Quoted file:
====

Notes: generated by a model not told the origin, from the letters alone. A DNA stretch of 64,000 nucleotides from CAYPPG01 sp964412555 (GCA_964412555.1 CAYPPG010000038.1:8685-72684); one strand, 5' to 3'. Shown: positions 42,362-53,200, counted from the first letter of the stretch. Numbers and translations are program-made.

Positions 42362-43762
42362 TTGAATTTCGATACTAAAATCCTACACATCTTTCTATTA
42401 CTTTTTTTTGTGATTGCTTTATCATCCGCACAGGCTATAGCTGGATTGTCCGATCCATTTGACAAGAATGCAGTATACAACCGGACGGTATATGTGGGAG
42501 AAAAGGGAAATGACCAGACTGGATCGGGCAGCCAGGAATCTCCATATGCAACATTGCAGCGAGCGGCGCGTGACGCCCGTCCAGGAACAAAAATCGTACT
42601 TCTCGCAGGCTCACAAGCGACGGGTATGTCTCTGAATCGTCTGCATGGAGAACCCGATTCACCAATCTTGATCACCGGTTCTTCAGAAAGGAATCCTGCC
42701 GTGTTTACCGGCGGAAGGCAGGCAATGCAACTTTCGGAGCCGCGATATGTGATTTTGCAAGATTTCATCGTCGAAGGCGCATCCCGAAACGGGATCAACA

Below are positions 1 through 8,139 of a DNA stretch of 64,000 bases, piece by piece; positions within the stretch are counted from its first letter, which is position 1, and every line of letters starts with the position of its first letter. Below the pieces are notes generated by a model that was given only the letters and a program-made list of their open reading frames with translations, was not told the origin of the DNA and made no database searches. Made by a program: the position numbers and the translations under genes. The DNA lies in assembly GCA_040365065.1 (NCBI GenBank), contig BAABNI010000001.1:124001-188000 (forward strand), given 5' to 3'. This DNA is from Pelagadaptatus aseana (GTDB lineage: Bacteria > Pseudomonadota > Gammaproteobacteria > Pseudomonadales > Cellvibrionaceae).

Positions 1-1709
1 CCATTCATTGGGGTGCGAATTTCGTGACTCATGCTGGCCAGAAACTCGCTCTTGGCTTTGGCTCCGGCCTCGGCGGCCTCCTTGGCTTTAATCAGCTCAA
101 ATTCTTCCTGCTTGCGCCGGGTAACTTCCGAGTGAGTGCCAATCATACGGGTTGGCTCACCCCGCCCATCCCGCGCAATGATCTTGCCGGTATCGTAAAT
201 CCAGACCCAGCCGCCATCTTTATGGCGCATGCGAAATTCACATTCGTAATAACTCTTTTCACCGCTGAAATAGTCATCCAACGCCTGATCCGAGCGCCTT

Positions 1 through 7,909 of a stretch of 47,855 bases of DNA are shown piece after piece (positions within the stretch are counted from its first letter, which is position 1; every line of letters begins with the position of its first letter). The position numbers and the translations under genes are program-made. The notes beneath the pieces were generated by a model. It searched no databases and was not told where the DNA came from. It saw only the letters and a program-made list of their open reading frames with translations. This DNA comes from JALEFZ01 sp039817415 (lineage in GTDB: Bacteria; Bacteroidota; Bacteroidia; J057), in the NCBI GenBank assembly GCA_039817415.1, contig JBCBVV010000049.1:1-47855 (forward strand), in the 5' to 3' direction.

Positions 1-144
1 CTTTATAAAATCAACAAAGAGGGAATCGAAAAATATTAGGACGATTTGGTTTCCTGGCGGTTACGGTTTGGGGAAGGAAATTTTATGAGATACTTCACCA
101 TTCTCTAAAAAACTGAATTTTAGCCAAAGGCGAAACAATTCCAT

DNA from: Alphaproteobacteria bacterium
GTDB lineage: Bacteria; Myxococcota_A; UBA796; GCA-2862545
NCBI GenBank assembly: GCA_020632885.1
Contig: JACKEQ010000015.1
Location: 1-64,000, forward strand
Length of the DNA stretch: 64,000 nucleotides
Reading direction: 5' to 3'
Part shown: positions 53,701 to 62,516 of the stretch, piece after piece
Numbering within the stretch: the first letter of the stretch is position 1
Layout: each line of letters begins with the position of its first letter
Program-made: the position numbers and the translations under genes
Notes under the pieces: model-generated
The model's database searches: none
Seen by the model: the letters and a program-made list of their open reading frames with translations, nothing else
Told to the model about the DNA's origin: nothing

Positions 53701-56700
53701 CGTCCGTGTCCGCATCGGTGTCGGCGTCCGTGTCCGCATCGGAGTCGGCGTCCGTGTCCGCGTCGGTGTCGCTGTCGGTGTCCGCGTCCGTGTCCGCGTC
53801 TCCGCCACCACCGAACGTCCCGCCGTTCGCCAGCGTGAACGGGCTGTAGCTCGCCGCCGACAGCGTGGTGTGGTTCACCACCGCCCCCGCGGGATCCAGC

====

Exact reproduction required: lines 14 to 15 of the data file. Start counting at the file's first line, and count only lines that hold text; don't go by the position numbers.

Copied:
Positions 1-144
1 CTTTATAAAATCAACAAAGAGGGAATCGAAAAATATTAGGACGATTTGGTTTCCTGGCGGTTACGGTTTGGGGAAGGAAATTTTATGAGATACTTCACCA